Rhyme schemes are the forms in which poetry is written. The rhyme scheme provides the meter and the tempo of a piece. The rhyme scheme gives structure to the poem.
The AABB Rhyme Scheme
The AABB rhyme scheme uses sections of four lines divided into two couplets. A couplet consists of two lines that rhyme with each other. The series of couplets continue for the rest of the poem.
With the AABB rhyme scheme, each couplet rhymes. So, you have two lines that rhyme (A) followed by two lines that share a different rhyme (B).
An Example of an AABB Poem
Under the sun
After lots of fun
A cute little cat
Wore a tiny hat
This poem rhymes the words "sun" and "fun" as part of the A scheme. It rhymes "cat" and "hat" as part of the B scheme.
Poems Using AABB Rhyme Scheme
Many popular poems use the AABB rhyme scheme. "Good Timber" by Douglas Malloch uses the scheme. In the poem, Malloch rhymes the words "fight" and "light" for the A pattern. He rhymes "plain" and "rain" for the B pattern.
In "Sick," Shel Silverstein rhymes "today" and "McKay." He then rhymes "mumps" and "bumps." These four lines of the poem set the tone and structure for the rest of the piece.
Perhaps one of the most famous uses of the AABB rhyme is the poem "Twinkle, Twinkle, Little Star." This poem rhymes "star" and "are" for the A pattern and "high" and "sky" for the B pattern.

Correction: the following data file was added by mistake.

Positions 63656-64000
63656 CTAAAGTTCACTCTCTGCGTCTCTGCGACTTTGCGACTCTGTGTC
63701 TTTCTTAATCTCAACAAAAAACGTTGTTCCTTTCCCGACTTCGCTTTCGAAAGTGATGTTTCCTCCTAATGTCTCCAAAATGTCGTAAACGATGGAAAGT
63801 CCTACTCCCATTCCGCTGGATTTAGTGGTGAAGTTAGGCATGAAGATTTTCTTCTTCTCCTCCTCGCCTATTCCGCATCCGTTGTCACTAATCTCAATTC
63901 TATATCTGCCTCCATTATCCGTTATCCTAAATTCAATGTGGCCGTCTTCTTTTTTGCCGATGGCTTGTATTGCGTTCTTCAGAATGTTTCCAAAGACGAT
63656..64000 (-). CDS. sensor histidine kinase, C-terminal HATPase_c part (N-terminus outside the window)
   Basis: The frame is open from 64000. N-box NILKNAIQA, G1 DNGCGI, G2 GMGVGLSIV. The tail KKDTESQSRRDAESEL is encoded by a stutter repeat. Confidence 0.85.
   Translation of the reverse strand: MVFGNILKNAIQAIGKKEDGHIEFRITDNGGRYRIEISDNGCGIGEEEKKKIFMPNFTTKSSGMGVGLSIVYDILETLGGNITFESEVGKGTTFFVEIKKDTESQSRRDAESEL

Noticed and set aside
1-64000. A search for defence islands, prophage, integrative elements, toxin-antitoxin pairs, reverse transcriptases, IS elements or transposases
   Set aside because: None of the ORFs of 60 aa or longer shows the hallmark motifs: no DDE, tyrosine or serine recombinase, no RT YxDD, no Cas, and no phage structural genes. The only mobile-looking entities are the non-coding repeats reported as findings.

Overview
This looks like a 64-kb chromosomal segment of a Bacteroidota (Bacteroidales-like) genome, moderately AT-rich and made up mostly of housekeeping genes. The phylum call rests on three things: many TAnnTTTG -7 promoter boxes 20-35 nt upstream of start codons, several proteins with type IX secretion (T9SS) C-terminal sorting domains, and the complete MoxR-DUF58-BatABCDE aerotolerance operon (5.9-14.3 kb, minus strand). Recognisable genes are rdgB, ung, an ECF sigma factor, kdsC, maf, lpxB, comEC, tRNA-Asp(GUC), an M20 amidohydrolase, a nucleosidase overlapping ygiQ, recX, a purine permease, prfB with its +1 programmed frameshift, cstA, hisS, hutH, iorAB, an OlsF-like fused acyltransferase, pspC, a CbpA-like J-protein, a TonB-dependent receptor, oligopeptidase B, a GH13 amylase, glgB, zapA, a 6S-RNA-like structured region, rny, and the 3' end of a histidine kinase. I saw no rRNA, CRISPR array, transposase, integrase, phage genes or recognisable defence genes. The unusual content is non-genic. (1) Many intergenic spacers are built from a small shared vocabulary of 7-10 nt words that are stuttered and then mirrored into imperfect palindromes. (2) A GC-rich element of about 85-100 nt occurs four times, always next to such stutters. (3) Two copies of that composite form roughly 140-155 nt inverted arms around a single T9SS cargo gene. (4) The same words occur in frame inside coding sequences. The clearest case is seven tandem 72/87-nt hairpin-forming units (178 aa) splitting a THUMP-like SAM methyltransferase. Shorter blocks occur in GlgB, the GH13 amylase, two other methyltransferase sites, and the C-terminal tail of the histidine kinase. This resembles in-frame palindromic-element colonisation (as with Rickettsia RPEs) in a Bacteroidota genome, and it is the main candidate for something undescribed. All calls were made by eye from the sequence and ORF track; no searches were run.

Using AABB in Other Forms
Poems are not the only places you will find an AABB rhyme scheme. You will also see the scheme used in songs. Prose may also use a rhyme scheme. You may also see AABB used alongside other rhyme schemes and patterns.
Other Rhyme Schemes
Many other rhyme schemes exist. Some are more common than the AABB rhyme scheme. For example, many people like to write poems in free verse. Free verse does not typically have a specific rhyme. This makes it an informal verse. Formal verses have rhyme schemes.
Haiku is another rhyme scheme. It comes from Japan. A haiku contains three lines. The first line has five syllables. The second line has seven syllables. The third line has five syllables.
Shakespeare used several different rhyme schemes in his sonnets. Shakespearean sonnets use a pattern that rhymes ABAB, CDCD, EFEF, GG.
Other poems use an alternate rhyme. It is an ABAB rhyme scheme. The rhyme scheme would go ABAB CDCD EFEF GHGH. Ballads often use this type of pattern.
A triplet uses the same rhyme at the end of each line. The rhyme scheme is three lines that rhyme AAA. A longer poem that uses the same rhyme at the end of each line is called a monorhyme.
An enclosed rhyme uses the scheme ABBA. It is also called a sandwich rhyme.
Finally, a limerick uses five lines. The rhyme scheme is AABBA. These types of poems come from Ireland.
While there are many other types of rhyme schemes, these are among the most popular options found in literature today.